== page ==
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Home Feature Stories Special Reports Prevention and Treatment of Lower Back Pain

Prevention and Treatment of Lower Back Pain

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At any given time, a quarter of the United States population has suffered from lower back pain within the past three months. Lack of exercise, sedentary lifestyles, long-distance driving, and obesity have all contributed to make lower back pain one of the most common problems in modern society. It is the second most common reason people take a sick day behind only the common cold. The majority of lower back pain is not severe or long-lasting, but some lower back pains persist or recur. They decrease quality of life and may lead to disability.

Lower back pain can be roughly divided into three categories:

1. Non-specific lower back pain: Symptoms are localized in the waist region and aggravated by movement in the waist region.

2. Lumbar radiculopathy (herniated disc): Symptoms are numbness, tingling, pain, and/or weakness in the lower extremities. Bending, sneezing, and coughing make the symptoms worse. Most commonly occurs between the ages of forty and sixty.

3. Spinal stenosis (narrowing of spinal canal): Symptoms may include lower back, buttock, and lower extremity pain and weakness. Standing and walking makes the pain worse. Sitting alleviates the pain. Most commonly occurs after the age of sixty.

Lower back pain may be acute (pain lasts less than three months), chronic (pain lasts more than three months), or recurrent (acute symptoms recur after a period without pain).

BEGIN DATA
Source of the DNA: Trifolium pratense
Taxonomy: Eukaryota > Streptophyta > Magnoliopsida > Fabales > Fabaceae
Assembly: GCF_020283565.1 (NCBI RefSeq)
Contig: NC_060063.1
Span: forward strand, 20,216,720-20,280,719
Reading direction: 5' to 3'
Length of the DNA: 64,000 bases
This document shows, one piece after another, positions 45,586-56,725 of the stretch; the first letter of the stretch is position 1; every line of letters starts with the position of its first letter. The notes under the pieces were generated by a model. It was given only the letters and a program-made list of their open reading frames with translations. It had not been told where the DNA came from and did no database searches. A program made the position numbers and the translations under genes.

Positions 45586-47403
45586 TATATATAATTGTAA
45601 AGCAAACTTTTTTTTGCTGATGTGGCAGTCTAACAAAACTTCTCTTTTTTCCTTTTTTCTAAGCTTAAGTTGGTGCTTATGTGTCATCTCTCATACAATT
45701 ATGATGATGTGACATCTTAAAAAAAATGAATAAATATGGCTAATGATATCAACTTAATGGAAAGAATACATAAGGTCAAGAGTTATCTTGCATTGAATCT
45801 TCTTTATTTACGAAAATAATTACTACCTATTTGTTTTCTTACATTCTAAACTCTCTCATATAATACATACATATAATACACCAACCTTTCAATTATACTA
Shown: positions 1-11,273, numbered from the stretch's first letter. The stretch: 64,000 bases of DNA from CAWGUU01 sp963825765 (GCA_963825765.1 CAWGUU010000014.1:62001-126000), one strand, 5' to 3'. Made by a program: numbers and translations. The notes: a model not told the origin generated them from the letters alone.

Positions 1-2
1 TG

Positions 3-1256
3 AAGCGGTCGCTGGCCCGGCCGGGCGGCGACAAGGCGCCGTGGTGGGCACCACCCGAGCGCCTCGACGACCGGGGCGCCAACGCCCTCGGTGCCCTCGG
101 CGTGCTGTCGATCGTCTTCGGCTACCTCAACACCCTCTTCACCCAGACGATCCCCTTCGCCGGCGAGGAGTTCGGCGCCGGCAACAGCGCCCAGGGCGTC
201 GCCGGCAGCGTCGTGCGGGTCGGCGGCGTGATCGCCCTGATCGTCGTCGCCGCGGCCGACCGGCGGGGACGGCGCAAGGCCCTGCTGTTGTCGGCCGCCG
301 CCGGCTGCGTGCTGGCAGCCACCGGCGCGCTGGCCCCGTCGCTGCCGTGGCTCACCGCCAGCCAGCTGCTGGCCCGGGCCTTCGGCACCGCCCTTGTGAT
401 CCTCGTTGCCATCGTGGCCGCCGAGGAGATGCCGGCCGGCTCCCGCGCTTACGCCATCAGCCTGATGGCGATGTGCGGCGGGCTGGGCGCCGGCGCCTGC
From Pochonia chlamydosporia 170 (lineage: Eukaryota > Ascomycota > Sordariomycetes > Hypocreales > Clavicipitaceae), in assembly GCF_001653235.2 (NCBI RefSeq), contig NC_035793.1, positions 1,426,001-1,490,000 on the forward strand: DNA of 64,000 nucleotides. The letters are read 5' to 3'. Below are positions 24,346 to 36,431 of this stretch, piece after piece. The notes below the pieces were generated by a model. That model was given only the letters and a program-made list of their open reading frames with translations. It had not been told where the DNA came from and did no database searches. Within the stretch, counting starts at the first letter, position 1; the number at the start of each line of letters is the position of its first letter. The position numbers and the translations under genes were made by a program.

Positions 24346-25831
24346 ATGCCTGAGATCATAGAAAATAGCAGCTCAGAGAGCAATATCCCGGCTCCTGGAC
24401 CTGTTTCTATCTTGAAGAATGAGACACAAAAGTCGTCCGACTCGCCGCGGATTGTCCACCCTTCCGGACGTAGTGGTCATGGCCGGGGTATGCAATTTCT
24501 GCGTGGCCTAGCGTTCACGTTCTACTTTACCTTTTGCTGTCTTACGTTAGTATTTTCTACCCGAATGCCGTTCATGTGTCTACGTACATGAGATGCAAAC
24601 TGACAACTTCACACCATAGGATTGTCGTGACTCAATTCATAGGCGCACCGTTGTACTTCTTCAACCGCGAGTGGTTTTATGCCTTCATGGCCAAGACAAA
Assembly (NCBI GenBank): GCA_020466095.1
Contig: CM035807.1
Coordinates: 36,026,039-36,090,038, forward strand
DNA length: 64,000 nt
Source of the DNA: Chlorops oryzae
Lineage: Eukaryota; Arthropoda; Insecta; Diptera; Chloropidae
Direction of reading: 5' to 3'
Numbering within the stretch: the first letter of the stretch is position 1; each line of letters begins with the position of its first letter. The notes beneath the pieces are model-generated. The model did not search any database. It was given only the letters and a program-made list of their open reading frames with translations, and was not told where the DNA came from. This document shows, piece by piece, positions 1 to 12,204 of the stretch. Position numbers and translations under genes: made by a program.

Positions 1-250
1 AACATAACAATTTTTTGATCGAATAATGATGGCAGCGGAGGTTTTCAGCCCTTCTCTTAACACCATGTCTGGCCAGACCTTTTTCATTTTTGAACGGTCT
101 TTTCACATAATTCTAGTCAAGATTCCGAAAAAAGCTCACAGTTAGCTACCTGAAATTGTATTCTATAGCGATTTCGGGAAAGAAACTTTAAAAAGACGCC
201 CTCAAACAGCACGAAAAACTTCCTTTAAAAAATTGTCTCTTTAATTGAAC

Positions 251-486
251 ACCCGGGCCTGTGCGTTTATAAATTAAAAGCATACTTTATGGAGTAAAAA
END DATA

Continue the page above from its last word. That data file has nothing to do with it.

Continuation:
Overuse often leads to lower back pain: too much bending, twisting, or lifting; soft tissue sprains or strains; improper body mechanics; or even too much sitting can cause symptoms. Very often, symptoms subside naturally while the cause and actual source of acute pain remain unknown.

Good Lifestyle Prevents Lower Back Pain

Prevention is better than cure. Instead of passively waiting for a problem to occur and then seeking treatment, we should promote health proactively.

Exercise provides great benefits to health. The United States Department of Health and Human Services recommends two and a half hours a week of medium-intensity exercises for adults. Exercise not only prevents lower back pain but also combats chronic diseases, manages body weight, boosts energy levels, increases muscle strength and definition, improves sleep, improves mood, strengthens bones, and is fun! Adequate exercise will increase the strength of the back and abdominal muscles, as well as the strength and flexibility of muscles in the lower extremities.